Reprinted courtesy of: Two Writing Teachers
By: Stacey Shubitz
Happy Valentine’s Day! When I was a classroom teacher, I did whatever I could not to make a big deal out of Valentine’s Day. I bought heart-covered pencils for my students, created a special morning message about Valentine’s Day, and I believe that was it. How boring of me!
Truth be told, I didn’t want to lose a day of class time to special activities. However, there is a way to make Valentine’s Day fun and educational. For instance, one can take a day off from writing workshop (If you’re on-track with the unit you’re in and principal doesn’t mind!) to do some Valentine’s Day writing. You can do a read aloud or two to inspire your students to write poems, comic books, short stories, and artwork. Then your students can give share their pieces with their family or friends after school.
Interested? May I suggest a few mentor texts? I know time is short, but hopefully you can get to your local library or a bookstore this week to pick up one or more of these to help your students get inspired to do some lovely writing. (Pun intended!)
♥♥♥ Hearts by Thereza Rowe (TOON Books) – There’s something so appealing about comic books for many young readers. Often the text in comic books isn’t as easily understood as the pictures. Not the case for TOON Books' books, which are easy to read comic books. ♥♥♥ Hearts is about Penelope Fox who drops her heart into the city and goes on a journey through the land, in the air, and on the sea to retrieve it. This book was written for emerging readers, which means even the youngest writers can emulate the style of this book. Therefore, if you want to inspire your students to write comics for someone special on Valentine’s Day, this book is a sure-to-please mentor text.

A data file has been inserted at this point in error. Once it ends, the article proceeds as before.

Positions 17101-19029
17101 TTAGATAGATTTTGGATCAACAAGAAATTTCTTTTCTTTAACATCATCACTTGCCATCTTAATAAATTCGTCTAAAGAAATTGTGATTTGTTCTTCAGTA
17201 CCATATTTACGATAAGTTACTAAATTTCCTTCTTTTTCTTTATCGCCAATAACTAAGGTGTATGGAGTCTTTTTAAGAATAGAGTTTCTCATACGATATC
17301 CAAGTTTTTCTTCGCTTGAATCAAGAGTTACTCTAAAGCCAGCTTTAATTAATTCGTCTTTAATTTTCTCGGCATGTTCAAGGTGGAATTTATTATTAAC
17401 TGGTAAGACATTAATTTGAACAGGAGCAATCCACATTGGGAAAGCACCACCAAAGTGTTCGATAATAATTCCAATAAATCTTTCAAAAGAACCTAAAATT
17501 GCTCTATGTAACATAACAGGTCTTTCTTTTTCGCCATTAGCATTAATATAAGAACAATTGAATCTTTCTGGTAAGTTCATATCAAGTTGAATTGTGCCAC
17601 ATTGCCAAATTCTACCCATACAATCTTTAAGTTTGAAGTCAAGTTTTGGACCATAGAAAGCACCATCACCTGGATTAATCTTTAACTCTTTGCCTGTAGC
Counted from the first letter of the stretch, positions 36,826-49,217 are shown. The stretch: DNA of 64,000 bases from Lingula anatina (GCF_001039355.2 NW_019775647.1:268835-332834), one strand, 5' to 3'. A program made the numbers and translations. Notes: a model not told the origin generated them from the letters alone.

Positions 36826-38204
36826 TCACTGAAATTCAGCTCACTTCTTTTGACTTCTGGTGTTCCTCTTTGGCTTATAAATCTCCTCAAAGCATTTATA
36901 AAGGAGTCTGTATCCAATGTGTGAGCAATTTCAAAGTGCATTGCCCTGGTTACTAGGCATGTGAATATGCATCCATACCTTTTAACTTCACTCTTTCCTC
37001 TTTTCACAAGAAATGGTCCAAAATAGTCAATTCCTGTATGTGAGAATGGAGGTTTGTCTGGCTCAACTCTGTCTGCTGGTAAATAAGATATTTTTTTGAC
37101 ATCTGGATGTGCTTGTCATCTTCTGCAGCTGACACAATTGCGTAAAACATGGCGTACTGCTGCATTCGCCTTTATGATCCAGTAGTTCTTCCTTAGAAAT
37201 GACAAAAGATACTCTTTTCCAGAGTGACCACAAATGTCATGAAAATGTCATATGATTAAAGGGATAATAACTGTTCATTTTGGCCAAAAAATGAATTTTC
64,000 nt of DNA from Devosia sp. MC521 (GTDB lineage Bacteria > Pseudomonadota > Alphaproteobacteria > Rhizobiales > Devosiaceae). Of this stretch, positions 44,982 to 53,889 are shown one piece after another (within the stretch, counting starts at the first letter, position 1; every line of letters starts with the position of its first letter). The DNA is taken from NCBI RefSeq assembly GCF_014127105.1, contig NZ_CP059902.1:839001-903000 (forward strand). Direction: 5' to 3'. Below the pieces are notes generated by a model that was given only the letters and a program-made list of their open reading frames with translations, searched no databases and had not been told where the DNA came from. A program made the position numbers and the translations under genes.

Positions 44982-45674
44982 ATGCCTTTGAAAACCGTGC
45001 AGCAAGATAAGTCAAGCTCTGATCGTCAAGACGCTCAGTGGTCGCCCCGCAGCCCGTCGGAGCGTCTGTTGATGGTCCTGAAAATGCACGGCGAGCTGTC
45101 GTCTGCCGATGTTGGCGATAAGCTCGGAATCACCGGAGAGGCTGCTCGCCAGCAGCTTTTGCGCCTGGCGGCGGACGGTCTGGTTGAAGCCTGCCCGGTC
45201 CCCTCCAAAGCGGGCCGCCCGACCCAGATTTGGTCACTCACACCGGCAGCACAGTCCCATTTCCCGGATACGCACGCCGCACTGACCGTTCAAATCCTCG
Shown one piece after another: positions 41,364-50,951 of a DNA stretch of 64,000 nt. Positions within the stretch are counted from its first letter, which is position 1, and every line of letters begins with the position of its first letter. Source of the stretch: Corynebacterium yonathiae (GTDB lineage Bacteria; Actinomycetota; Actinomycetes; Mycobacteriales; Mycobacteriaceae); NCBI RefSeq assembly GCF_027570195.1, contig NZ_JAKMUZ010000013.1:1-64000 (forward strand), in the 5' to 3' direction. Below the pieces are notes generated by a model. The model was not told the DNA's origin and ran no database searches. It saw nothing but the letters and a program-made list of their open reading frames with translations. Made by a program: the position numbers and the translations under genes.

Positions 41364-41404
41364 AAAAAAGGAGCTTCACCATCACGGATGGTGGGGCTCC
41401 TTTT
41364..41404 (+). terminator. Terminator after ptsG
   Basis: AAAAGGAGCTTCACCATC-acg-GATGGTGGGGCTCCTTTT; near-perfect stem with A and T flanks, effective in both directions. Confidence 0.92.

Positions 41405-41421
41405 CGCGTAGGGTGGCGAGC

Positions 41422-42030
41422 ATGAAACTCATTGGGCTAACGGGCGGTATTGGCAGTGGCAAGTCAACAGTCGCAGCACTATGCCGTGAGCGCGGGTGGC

Love Monster by Rachel Bright (Farrar Straus Giroux) — This book is ripe with teaching points about the qualities of good writing. This book screams “TEACH VOICE WITH ME!” It’s full of points of ellipses, parenthetical references, and words joined together by hyphens (e.g., I-suppose-a-bit-googly-eyed and moping-around-sort). There’s a very conversational tone to the writing, which makes it — yet again — a great choice for a mentor text when talking about voice with young writers.
Pete the Cat: Valentine’s Day Is Cool by Kimberly and James Dean (Harperfestival) — Sometimes kids don’t know what to write on each other’s valentines. If you have some kiddos who aren’t sure what to say, share this book with them and encourage them after read aloud by reminding them what Pete the Cat’s mom told him when he wasn’t sure what to write on his friend’s valentine. “Just tell Larry why he is cool. There is something cool about every cat.” Pete uses his mom’s advice to create valentines for his friends, his bus driver, and the school crossing guard by drawing about what makes each cool. Pete the Cat Valentine’s Day Is Cool is a nod to using drawing as a way to communicate since sometimes we have more than words to tell people what makes them special.
Slightly Older Books
Dizzy in Your Eyes: Poems About Love by Pat Mora (Knopf) — If you teach middle or high school, perhaps you’re feeling brave enough to encourage your students to write love poems on Valentine’s Day. If you are, consider picking up a copy of Dizzy in Your Eyes so your students can mentor themselves after one of the many poetic forms Mora uses in this book. I reviewed this book almost four years ago on TWT. Click hereto read more about it now.
I Haiku You by Betsy Snyder (Random House) — Hoping to inspire your students to write some poetry on Valentine’s Day? Seek out a copy of this text, which will inspire them to craft some sweet haikus. Last year I hosted a stop on Betsy Snyder’s I Haiku You Blog Tour. Click here to learn more about I Haiku You and to take a behind the scenes tour from Betsy herself!